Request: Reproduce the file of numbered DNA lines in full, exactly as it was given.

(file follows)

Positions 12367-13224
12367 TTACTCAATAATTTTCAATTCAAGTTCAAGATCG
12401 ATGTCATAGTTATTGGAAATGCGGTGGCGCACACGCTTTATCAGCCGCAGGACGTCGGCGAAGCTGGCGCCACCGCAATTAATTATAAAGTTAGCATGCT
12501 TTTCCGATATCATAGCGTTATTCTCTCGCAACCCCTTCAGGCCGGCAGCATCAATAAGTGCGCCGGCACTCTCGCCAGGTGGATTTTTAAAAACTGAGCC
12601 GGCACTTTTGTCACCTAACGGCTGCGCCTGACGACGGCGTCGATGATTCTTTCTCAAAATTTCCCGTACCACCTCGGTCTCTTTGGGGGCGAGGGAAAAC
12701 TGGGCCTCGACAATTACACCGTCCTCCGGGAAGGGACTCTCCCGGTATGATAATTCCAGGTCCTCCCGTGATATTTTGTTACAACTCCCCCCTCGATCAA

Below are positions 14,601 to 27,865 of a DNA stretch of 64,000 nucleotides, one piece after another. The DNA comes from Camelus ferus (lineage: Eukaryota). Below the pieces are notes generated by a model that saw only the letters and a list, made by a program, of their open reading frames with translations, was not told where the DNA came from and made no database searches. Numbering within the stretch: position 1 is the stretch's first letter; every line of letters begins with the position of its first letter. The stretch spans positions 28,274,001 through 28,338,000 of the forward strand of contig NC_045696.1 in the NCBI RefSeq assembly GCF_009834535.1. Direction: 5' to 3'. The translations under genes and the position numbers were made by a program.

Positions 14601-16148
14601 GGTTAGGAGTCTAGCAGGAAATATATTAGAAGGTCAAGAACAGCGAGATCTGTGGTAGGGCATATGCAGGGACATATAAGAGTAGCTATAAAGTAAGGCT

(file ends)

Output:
Positions 12367-13224
12367 TTACTCAATAATTTTCAATTCAAGTTCAAGATCG
12401 ATGTCATAGTTATTGGAAATGCGGTGGCGCACACGCTTTATCAGCCGCAGGACGTCGGCGAAGCTGGCGCCACCGCAATTAATTATAAAGTTAGCATGCT
12501 TTTCCGATATCATAGCGTTATTCTCTCGCAACCCCTTCAGGCCGGCAGCATCAATAAGTGCGCCGGCACTCTCGCCAGGTGGATTTTTAAAAACTGAGCC
12601 GGCACTTTTGTCACCTAACGGCTGCGCCTGACGACGGCGTCGATGATTCTTTCTCAAAATTTCCCGTACCACCTCGGTCTCTTTGGGGGCGAGGGAAAAC
12701 TGGGCCTCGACAATTACACCGTCCTCCGGGAAGGGACTCTCCCGGTATGATAATTCCAGGTCCTCCCGTGATATTTTGTTACAACTCCCCCCTCGATCAA

Below are positions 14,601 to 27,865 of a DNA stretch of 64,000 nucleotides, one piece after another. The DNA comes from Camelus ferus (lineage: Eukaryota). Below the pieces are notes generated by a model that saw only the letters and a list, made by a program, of their open reading frames with translations, was not told where the DNA came from and made no database searches. Numbering within the stretch: position 1 is the stretch's first letter; every line of letters begins with the position of its first letter. The stretch spans positions 28,274,001 through 28,338,000 of the forward strand of contig NC_045696.1 in the NCBI RefSeq assembly GCF_009834535.1. Direction: 5' to 3'. The translations under genes and the position numbers were made by a program.

Positions 14601-16148
14601 GGTTAGGAGTCTAGCAGGAAATATATTAGAAGGTCAAGAACAGCGAGATCTGTGGTAGGGCATATGCAGGGACATATAAGAGTAGCTATAAAGTAAGGCT